Sunday, 11 June 2017

Sunday June 11th, 2017 Wonder Women

The release of Wonder Woman, the latest film adaptation based on the DC comic books, was a major step forward for female character driven films. Not only was it a critical darling, it was a box office success for a female centered film. Surprisingly, the character of Wonder Woman, introduced in 1941, has never achieved the level of fame as other DC characters, such as Superman or Batman. This new entry presents Wonder Woman, not as a romantic or comic foil, but as a bold and determined fighter trying to bring about an end to World War I. Strong female characters like Wonder Woman serve also to remind us of other beloved female literary and cinematic icons.

One of the most memorable female heroines in recent years is Lisbeth Salander, the mysterious computer hacker who fights to protect woman from violence in The Girl with the Dragon Tattoo (2005). What makes Salander such a brilliant creation is the writer’s refusal to create her into a clich├ęd avenging angel. Instead, the reader is treated to a nuanced depiction of a fully realized character that uses her intelligence and skill to seek and defend the truth. The progression of Salander’s story continues onto the The Girl Who Played With Fire (2006) and The Girl Who Kicked the Hornets’ Nest (2007). The series continued most recently with the addition of The Girl in the Spider’s Web (2015).  

Clarice Starling, the main character in The Silence of the Lambs is a similar example of a woman who completely commits herself to a professional calling in order to rescue a missing woman. Published in 1988 and accompanied by a film version in 1991, FBI agent Starling’s pursuit for justice was complicated by her gender in a male-dominated environment. One of the underlying themes in both the novel and film is the latent sexism and harassment that Starling endures while trying to competently determine the location of a missing woman at the hands of a sadistic serial killer.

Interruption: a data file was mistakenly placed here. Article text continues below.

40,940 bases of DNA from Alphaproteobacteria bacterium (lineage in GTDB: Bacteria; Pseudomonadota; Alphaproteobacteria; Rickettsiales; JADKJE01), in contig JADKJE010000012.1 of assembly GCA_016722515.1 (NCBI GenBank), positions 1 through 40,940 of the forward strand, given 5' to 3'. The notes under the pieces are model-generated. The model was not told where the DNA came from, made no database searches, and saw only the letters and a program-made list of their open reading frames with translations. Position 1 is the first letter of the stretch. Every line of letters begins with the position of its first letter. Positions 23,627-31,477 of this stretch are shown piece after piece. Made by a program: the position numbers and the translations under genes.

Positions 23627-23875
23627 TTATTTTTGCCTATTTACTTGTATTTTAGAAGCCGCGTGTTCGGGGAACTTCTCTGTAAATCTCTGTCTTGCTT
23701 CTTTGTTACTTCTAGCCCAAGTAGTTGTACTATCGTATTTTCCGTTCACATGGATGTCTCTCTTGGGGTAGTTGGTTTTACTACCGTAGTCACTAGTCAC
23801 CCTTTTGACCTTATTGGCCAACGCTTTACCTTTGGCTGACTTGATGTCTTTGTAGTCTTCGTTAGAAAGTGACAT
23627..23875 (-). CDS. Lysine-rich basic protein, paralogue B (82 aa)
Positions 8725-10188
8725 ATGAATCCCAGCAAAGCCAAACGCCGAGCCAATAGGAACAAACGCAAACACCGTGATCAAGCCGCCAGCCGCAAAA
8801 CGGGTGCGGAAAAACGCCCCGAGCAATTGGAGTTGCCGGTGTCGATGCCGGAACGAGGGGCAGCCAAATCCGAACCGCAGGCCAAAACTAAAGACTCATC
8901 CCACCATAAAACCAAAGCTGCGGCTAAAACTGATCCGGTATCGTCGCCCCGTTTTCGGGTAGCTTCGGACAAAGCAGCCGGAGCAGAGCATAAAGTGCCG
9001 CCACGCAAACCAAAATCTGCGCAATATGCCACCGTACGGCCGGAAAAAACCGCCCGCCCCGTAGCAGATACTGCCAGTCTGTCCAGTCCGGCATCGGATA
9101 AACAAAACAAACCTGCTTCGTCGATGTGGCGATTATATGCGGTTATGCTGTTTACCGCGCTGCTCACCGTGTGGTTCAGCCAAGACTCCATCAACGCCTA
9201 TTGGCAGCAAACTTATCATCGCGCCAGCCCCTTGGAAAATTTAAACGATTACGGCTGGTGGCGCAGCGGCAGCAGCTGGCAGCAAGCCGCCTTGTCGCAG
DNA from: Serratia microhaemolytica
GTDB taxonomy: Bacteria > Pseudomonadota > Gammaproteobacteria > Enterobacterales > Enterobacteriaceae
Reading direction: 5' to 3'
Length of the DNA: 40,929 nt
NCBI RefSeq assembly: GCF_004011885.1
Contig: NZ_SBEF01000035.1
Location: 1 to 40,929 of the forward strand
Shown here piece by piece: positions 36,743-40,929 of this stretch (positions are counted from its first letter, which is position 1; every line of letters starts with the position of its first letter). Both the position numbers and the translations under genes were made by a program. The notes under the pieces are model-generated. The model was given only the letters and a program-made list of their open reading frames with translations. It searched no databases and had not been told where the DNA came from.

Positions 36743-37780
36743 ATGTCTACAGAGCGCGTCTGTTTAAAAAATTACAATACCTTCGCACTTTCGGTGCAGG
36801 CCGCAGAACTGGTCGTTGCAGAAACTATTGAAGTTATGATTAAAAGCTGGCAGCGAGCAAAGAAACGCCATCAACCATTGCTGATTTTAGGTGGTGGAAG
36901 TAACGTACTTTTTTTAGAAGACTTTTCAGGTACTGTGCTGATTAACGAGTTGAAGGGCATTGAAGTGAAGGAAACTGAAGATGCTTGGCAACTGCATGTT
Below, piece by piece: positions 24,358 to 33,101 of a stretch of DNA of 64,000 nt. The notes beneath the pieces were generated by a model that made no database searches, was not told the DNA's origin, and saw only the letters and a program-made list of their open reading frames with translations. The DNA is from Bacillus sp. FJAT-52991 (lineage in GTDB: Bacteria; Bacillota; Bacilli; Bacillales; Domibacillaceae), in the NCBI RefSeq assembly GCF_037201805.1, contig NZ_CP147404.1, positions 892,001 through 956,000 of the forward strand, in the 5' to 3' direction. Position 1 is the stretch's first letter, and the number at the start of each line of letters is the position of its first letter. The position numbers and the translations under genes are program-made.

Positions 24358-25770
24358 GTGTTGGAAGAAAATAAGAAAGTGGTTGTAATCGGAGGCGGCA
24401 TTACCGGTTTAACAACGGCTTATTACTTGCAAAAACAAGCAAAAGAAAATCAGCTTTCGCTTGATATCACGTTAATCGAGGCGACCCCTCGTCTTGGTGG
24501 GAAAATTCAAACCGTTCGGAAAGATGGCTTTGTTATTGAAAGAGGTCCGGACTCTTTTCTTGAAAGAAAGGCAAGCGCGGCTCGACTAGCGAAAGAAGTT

The ongoing Alien franchise is another example of female led action films that have shown that when it comes to battling blood thirsty extraterrestrials, woman have proven to be the stronger sex. Ridley Scott’s 1979 Alien introduced audiences to Ellen Ripley, a space officer aboard the Nostromo, who fights to protect her crew from an alien life form that threatens to kill everyone on board. Ripley’s story continues into the sequel Aliens (1986) and Alien 3 (1992), all of which have left an indelible impact in the plethora of science fiction films. Most recently, the display of awesome feminine strength continues with Elizabeth Shaw, a scientist hoping to discover the origins of human life in Prometheus (2012), a prequel to Alien.

Strong female characters, however, do not have to be good or virtuous in order to demonstrate their strengths. Gillian Flynn’s Gone Girl (2012) is a powerful example of how a female character challenges sexist thought and observation about women by employing a sinister deception to demonstrate her point. On the surface level, Gone Girl may seem like well-crafted pulp fiction about murder and deception, but a closer observation reveals a complex feminist commentary on gender roles. The discussion of gender roles can also be found in television, most notably in House of Cards. The anti-hero Claire Underwood in the hit show depicts a woman in power who resorts to questionable actions in order to prove her worth among her colleagues in order to obtain one of the highest positions in the world: the American presidency.`


Petar Vidjen

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